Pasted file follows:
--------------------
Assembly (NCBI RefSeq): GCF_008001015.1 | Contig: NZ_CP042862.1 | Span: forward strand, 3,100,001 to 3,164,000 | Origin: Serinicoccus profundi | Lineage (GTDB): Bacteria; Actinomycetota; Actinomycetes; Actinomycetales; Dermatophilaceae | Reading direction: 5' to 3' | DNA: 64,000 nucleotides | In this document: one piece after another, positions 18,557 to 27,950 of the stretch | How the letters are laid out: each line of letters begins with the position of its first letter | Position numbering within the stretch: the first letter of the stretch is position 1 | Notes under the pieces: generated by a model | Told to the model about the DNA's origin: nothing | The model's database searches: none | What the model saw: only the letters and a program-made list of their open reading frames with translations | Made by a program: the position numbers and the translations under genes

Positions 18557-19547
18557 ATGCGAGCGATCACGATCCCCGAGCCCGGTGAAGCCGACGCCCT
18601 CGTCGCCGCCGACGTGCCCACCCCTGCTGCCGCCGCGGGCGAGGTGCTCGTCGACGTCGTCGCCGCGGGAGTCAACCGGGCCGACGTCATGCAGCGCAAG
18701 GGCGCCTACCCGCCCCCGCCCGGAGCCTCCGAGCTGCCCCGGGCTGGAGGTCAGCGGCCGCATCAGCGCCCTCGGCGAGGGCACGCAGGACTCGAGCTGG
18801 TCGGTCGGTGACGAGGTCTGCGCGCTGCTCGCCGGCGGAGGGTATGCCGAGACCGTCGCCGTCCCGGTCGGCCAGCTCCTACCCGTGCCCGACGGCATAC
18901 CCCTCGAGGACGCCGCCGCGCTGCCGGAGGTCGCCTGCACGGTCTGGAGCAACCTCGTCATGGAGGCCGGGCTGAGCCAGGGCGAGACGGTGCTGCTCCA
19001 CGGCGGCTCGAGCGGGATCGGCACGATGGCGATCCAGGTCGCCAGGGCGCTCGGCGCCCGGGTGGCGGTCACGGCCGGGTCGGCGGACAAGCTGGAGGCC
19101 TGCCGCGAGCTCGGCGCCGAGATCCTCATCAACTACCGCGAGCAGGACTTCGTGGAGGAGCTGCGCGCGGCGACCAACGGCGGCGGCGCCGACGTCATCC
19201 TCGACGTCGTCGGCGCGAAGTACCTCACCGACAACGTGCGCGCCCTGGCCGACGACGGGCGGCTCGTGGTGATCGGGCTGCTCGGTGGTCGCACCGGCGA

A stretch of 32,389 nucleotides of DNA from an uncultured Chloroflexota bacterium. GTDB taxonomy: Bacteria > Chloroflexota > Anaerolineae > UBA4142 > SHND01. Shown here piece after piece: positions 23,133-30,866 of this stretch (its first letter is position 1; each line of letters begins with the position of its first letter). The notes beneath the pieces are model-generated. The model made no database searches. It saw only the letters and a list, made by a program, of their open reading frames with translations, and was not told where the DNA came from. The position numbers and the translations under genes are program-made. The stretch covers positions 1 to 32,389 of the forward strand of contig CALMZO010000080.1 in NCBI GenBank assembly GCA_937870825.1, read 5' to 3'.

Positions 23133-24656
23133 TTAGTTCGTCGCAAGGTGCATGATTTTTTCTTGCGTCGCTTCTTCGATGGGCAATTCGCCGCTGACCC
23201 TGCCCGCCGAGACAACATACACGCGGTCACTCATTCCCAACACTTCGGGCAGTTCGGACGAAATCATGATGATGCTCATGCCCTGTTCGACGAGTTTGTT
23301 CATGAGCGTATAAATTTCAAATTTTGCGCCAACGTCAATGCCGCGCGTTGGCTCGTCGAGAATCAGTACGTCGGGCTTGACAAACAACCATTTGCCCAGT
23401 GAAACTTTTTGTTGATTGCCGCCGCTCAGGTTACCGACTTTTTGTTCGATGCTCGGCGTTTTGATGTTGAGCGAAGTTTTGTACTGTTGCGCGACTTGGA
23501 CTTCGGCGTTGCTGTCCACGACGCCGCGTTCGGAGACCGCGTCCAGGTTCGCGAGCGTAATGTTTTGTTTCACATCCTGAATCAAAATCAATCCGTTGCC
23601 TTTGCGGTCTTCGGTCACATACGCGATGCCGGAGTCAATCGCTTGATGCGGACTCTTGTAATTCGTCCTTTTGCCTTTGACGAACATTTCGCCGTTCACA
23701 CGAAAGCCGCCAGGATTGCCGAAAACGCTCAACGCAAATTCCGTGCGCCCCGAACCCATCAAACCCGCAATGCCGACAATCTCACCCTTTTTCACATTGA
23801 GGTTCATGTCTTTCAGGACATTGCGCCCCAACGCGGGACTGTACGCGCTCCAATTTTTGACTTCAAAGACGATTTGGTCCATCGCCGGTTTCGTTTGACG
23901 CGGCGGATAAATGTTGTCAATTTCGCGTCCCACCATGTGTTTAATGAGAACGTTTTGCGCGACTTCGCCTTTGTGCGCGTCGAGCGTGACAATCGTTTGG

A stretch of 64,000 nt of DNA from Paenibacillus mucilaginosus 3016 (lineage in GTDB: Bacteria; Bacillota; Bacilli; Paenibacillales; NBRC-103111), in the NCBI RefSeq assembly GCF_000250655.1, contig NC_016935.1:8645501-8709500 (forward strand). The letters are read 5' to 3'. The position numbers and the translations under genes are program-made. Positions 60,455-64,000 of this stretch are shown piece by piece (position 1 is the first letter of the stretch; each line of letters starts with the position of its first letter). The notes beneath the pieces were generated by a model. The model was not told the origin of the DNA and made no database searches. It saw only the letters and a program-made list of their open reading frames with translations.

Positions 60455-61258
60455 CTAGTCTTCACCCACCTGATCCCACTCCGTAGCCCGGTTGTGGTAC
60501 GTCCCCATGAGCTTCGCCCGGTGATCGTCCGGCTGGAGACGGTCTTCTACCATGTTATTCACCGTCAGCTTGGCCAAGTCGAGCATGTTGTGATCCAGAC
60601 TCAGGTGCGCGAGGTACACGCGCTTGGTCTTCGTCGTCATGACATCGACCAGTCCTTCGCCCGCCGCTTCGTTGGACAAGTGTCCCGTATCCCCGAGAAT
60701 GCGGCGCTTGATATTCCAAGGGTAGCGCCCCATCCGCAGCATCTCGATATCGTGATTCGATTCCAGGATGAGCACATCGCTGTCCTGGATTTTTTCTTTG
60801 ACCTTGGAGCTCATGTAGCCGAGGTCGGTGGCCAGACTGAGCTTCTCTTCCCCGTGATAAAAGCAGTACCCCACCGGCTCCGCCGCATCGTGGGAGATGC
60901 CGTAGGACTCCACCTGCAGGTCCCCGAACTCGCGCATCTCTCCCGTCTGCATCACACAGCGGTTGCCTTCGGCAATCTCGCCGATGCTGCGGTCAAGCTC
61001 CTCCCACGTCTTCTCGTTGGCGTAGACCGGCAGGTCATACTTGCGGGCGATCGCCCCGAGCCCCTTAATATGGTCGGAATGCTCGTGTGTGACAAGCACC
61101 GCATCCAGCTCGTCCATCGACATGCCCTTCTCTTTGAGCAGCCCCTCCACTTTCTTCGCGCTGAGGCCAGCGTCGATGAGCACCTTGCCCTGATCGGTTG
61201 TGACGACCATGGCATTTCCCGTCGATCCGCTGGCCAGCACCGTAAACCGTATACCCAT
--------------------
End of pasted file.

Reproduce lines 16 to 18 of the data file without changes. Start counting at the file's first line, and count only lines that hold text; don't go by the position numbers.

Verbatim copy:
23401 GAAACTTTTTGTTGATTGCCGCCGCTCAGGTTACCGACTTTTTGTTCGATGCTCGGCGTTTTGATGTTGAGCGAAGTTTTGTACTGTTGCGCGACTTGGA
23501 CTTCGGCGTTGCTGTCCACGACGCCGCGTTCGGAGACCGCGTCCAGGTTCGCGAGCGTAATGTTTTGTTTCACATCCTGAATCAAAATCAATCCGTTGCC
23601 TTTGCGGTCTTCGGTCACATACGCGATGCCGGAGTCAATCGCTTGATGCGGACTCTTGTAATTCGTCCTTTTGCCTTTGACGAACATTTCGCCGTTCACA